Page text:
The health sector in Niger state was nothing to write home about at the time Governor Abubakar Sani Bello assumed office in 2015. But at the moment, the sector is faring ahead of many other states in the country, thanks to the ingenuity and foresight of the governor who appointed a competent and visionary man, Dr Mustapha Jibril, to man the health ministry.
Every affair requires an astute plan in order to gain a fair or good result. In view of this common sense, after assuming office in November 2015, Jibril charted a plan which would assist him in effectively carrying out what he was brought to do. He sprang to work by developing a Comprehensive Health Plan (which is also known as Niger Health 1.0) for the state. This plan wasn’t simply developed with the developer going to bed thereafter; it was routinely reviewed to make sure that it is in consonance with the needs of the time. This led to the emergence of an Annual Operational Planning which has been robustly in effect since 2017.
Nigeria, according to WHO, has ten thousand Primary Health Care (PHC) centres in its 9,423 wards across 774 LGAs. However, most of them have been moribund and many wards do not have functional health centers. It has been the policy thrust of the federal government to revitalise, to the standard of WHO, any centre that is moribund and also ensure that every ward has at least one functional health center. This includes having the required number of qualified medical personnel, facilities and medical equipment. Accordingly, the first state to heed to this policy since the emergence of President Muhammadu Buhari was Niger.
Before 2015, Niger state’s health budget was barely six percent (6%) with poor release and inadequate implemented. But the Sani Bello-led Niger State raised the health budget to eleven percent (11%) and releases and implementation have been consistently improving. Even though there were PHCs in Niger at the time the administration came on board, these PHCs were not working effectively and the populace were not getting quality health care services. Jibril assessed all of them, diagnosed what ailed them and developed a plan which has been making them effective, via the PHC agency he resurrected.
Within these four years, outbreak of diseases has been minimised in Niger State thanks to the precautionary acumen of the man at the helm of affairs at the health ministry. To stem outbreak of diseases, an Emergency Operations Centre (EOC) has been set up. It isn’t that it was set up and those behind it went back to bed; the EOC works round the clock discharging the duties for which it was created, and this led to the prompt combating of the outbreak of Lassa Fever and Meningitis at a time in the state.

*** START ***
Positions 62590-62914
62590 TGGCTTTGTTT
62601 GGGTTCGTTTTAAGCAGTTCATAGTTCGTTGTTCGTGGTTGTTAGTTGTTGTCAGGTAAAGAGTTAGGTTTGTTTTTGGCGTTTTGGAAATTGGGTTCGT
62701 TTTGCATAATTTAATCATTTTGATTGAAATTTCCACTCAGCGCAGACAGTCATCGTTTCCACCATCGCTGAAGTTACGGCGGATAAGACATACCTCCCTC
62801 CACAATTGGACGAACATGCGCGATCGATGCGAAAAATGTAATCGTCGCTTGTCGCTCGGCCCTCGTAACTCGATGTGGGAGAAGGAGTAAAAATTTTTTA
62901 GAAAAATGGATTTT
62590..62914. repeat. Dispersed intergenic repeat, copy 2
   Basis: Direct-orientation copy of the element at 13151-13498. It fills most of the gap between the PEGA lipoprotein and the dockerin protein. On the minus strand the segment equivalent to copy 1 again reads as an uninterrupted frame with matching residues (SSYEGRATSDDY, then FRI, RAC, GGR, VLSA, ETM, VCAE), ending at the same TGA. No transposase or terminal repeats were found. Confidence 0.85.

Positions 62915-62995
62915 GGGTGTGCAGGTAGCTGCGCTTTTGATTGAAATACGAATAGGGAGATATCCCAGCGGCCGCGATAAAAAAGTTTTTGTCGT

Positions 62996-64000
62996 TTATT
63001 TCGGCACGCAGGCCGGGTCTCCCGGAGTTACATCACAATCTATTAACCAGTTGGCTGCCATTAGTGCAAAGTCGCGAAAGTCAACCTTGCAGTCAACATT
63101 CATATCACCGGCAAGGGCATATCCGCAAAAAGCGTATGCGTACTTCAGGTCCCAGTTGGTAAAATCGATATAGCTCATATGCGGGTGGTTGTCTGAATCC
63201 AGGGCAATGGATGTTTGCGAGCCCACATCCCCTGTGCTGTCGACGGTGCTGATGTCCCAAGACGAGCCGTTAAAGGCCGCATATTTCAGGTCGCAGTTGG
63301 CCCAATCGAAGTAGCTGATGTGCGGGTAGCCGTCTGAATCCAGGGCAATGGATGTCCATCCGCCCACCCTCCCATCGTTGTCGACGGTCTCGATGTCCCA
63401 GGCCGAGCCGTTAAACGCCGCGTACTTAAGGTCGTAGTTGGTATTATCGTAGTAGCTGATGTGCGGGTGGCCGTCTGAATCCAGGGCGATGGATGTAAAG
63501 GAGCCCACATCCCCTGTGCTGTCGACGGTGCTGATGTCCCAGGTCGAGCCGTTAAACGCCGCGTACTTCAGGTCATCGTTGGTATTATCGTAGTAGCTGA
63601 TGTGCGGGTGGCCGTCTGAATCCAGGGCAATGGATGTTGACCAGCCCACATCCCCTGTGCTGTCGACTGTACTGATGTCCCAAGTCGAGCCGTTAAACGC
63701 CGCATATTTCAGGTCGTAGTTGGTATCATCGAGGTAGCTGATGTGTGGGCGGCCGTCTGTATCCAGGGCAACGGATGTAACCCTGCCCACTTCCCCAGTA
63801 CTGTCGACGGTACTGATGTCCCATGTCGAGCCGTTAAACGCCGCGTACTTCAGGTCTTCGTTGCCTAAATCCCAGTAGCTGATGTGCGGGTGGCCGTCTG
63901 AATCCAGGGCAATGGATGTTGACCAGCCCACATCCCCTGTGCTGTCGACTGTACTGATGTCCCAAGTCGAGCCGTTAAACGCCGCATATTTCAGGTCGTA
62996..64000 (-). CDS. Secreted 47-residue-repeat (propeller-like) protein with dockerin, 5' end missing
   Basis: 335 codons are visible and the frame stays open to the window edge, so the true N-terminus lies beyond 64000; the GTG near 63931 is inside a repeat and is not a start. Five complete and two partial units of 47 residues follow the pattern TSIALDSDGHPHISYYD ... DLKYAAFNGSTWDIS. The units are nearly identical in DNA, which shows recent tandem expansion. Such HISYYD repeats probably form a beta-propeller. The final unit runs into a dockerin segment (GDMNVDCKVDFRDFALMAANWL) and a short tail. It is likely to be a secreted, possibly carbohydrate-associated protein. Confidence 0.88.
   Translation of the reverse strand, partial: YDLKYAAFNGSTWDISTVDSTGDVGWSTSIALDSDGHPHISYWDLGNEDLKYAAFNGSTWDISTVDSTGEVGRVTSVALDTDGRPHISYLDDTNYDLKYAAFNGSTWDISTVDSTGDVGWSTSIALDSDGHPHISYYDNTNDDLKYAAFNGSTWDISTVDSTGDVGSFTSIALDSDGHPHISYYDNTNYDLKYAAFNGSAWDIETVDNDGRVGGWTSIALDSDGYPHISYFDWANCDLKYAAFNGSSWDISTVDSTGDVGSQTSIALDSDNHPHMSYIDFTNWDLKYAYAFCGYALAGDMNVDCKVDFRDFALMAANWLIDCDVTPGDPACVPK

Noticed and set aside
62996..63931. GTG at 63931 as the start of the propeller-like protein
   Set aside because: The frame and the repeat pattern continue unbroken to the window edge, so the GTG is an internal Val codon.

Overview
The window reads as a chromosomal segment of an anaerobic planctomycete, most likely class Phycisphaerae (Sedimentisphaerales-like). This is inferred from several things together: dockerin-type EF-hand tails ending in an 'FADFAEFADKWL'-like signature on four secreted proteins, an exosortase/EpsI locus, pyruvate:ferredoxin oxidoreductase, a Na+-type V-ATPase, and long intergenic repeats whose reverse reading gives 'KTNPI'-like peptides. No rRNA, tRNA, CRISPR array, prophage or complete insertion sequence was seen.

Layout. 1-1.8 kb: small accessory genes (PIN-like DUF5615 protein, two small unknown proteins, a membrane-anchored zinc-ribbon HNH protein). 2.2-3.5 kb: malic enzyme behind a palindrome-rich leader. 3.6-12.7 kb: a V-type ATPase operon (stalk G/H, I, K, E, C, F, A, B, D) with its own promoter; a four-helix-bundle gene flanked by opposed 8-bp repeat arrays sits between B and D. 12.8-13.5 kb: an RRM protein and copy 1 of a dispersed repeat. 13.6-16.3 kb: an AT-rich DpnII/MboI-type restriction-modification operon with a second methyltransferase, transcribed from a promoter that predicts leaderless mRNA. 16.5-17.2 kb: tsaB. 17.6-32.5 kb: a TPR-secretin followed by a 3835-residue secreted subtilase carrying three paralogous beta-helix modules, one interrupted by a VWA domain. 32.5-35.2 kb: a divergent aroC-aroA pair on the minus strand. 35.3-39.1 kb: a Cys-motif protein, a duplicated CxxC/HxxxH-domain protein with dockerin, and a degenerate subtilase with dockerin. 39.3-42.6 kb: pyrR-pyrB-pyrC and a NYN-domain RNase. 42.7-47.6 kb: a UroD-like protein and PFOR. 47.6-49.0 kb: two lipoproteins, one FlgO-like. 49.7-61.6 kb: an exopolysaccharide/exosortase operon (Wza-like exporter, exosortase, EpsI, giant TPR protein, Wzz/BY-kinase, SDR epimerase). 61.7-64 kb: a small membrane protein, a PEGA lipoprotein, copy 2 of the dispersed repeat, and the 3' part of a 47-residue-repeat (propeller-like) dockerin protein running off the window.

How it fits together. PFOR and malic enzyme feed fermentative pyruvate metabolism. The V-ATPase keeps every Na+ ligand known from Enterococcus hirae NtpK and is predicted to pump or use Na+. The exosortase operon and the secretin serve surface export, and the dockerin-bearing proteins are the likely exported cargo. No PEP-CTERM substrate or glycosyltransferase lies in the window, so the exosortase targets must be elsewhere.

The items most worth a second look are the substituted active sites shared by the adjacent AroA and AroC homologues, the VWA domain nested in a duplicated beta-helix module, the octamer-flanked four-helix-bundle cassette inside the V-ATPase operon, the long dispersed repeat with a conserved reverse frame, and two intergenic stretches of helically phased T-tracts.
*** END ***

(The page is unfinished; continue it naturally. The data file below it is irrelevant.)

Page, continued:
Infrastructural deficit is one of the issues in which Nigeria’s health sector has been mired. Niger is not an exception. But giant strides have been made in ameliorating this issue in the state in the last four years. Within this time, the Maternal and Newborn Hospital in Minna was completed and put to use. The construction was started by the previous administration and left midway. The Sani Bello-led administration completed it and affixed a state-of-the-art neonatal unit, which has been a case study in the whole of the country.
To key into the policy of having a PHC centre in every ward, five brand new centres have been built in five wards that previously had none, while dozens of the existing PHCs that were suboptimal were renovated, equipped and put to use. Still under this scheme, all of the 274 wards in the state received the healthcare attention of the state government, especially in the area of providing basic equipment for PHC centers.
Not only the PHC centres enjoyed the exemplary overhauling of the health sector spearheaded by Jibril, the secondary centres also did. Apart from the modernisation of the laboratory of the Minna General Hospital, IBB Specialist Hospital, Minna was also renovated and equipped with the equipment it was previously lacking which impeded its efficacy. The same thing happened at the General Hospitals in Kutigi, New Bussa, Mokwa, Lapai and Suleja. Locals say this is also ongoing at Lemu General Hospital.
READ ALSO: Niger Assembly summons SSG, Attorney General
As with every job, personnel welfare is of utmost importance. It brings the best out of them and boosts their commitment. Apparently, this is why the administration did not toy with the welfare of the health workers. In Kuta, it was understood that accommodation was an issue for the staff, hence the administration built from the scratch, a quarters for them at the General Hospital. This, obviously, spurred the procurement of eight additional operational vehicles for the health ministry and her agencies. This also, should be the reason behind increasing the wages of health workers in Niger State to bring it to parity with their counterparts at the federal level.
As at today, Niger state is one of the only 4 states (Lagos, Yobe, Kano are the others) in the country to implement this salary increase for health workers during the last four years of this dispensation, despite the recession. This is why the four states were exempted from the last nationwide strike by the Joint Health Workers Union in 2018.